We’re only a little over a week away from the Venice Modern Home Tour, so we wanted to give you a sneak-peek at one of the properties on the tour. This home was designed by multiple award-winning architect, Patrick Tighe, FAIA (“Fellow” of the American Institute of Architects). We were able to speak with the home’s listing agent, Brian Linder of The Value of Architecture, and get a more in-depth look at this unique Venice home.
1. What are some of the main features of the home that people should pay attention to?
A series of buildings are configured on a 10,000 square foot lot creating a protected inner courtyard. Folded planes define the roof and walls of the two-story main house. Strategically placed windows from views and perforate the building in a seemingly haphazard way. The pool house and guest wing offer restrained counterpoints in the form of modernist boxes mirroring each other at either end of the open outdoor space. Another key thing to notice is the stair tower that runs vertically through the middle of the home acts as a visual spine that connects all the spaces together.
2. What makes this property unique compared to other homes in Venice?
This home is unique in that it is very sculptural and playful – a cohesive architectural statement in a neighborhood of bland post-war homes. Even among unique architect-designed properties, this home stands out. From a (real estate) market perspective, this home is also quite unique: When the property was last on the market, it sold (02/13/2008) for a record-setting $2,625,000 – the highest price ever paid for a property in the Mar Vista neighborhood (90066 zip code). In fact, only two other homes have ever sold for more money in that neighborhood since then.
3. Has Venice embraced contemporary architecture or is it still an emerging trend? Is modernism the future style of Venice architecture or is there still some attachment to traditional style homes?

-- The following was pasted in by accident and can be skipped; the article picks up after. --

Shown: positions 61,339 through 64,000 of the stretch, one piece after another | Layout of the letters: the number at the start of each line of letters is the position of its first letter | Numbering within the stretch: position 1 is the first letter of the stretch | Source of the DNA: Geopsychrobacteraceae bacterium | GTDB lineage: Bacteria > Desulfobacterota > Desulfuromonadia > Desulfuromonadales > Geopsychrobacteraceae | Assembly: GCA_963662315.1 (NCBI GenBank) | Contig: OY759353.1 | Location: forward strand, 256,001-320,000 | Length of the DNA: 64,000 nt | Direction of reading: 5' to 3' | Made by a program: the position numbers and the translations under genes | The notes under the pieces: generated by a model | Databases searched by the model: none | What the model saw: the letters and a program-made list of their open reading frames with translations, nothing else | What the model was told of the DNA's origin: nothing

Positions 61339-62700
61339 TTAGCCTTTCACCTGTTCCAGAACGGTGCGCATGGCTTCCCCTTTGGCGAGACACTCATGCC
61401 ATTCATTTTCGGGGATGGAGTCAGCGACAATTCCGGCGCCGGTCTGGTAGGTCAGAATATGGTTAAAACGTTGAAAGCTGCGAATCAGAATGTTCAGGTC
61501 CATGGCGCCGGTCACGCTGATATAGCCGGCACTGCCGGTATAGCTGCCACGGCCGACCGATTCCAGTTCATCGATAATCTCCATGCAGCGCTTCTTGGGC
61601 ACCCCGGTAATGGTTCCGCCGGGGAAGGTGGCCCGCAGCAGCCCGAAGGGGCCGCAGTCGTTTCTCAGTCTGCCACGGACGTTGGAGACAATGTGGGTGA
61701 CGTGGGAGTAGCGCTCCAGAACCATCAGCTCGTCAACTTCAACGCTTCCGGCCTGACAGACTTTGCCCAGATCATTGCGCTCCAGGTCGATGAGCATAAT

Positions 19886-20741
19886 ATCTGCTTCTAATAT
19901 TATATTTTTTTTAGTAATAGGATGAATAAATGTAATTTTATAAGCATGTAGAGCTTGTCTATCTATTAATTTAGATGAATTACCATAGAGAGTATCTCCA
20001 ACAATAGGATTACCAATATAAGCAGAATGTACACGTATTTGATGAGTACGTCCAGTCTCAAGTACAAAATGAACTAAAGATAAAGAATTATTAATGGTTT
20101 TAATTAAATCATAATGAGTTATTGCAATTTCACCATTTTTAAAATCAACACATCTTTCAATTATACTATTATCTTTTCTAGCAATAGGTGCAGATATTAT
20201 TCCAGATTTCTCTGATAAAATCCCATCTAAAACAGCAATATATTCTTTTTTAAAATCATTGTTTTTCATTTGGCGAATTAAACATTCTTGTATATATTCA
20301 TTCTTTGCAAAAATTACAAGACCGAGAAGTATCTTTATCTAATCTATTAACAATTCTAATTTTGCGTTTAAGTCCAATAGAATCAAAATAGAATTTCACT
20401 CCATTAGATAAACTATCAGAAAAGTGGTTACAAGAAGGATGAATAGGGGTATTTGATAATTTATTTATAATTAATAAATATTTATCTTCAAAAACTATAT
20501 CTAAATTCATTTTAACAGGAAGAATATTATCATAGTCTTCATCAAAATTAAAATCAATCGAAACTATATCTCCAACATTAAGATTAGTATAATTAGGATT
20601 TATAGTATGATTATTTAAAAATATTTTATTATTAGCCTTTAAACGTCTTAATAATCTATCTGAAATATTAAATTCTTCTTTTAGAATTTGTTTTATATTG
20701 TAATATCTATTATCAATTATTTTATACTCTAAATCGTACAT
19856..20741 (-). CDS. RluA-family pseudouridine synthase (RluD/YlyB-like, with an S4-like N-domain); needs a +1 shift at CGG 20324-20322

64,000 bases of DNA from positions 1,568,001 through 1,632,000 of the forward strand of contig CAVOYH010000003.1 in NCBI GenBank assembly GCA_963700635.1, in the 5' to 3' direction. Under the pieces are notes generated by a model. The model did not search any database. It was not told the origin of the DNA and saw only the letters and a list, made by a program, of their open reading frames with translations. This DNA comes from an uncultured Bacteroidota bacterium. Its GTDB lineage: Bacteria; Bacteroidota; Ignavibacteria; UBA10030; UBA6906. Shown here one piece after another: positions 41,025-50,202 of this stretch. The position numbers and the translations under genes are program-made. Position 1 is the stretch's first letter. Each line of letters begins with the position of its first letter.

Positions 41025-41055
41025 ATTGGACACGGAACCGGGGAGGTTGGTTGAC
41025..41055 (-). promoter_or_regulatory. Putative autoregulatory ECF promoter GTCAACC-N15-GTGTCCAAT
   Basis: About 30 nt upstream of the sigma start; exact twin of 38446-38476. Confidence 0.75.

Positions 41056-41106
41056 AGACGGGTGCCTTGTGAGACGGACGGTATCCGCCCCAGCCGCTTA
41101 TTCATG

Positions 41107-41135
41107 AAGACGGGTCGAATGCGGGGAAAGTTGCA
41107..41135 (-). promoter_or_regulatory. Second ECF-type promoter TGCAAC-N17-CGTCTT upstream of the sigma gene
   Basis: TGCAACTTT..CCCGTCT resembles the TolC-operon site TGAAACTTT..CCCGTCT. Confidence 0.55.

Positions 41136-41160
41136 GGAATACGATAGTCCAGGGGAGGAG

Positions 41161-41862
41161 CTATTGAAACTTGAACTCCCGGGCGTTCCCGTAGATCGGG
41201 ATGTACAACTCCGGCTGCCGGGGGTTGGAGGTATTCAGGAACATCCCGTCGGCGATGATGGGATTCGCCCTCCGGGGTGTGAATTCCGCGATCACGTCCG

Venice is a hotbed of modern art and architecture with probably the largest concentration of modern homes in the city. I would say Venice has embraced modern architecture completely, and that is an evolved trend which will continue into the future.
4. The house appears to have such an open feel to it with a lot of natural light. What sort of potential do you think this creates for a future homeowner looking to decorate its interior?
When it comes to decorating this home, natural light and an open plan create many opportunities – and challenges – for interior design. The architecture demands a level of sophistication unnecessary in more average, generic properties. The architecture is so strong that you’re not going to be able to come in here with average, run-of-the-mill furniture. Not that it would all have to be “modern” to be compatible, but a successful interior design project will necessitate oversight by someone with a “good eye,” who can respond to the strong statement made by Patrick Tighe.
5. The property consists of a series of buildings that, together, form a private living environment. What was the motivation behind this and how does this add to the character of the property?
The architect has created a strong visual presence on the street, yet the front façade also forms a wall, as if the structure has its back to the street shielding the inner courtyard from the noise and traffic outside. The result is a private compound with walls of glass and views focused on the pool. On one hand, the architecture is very sculptural, but on the other hand, this fundamental site plan and building footprint is very functional. Occupants benefit from this sensitive treatment – children can play while adults lounge by the pool all while being protected by the architecture, safe from what lies outside the walls.
To see more residential projects and designs by Patrick Tighe and his firm, just go to their website here.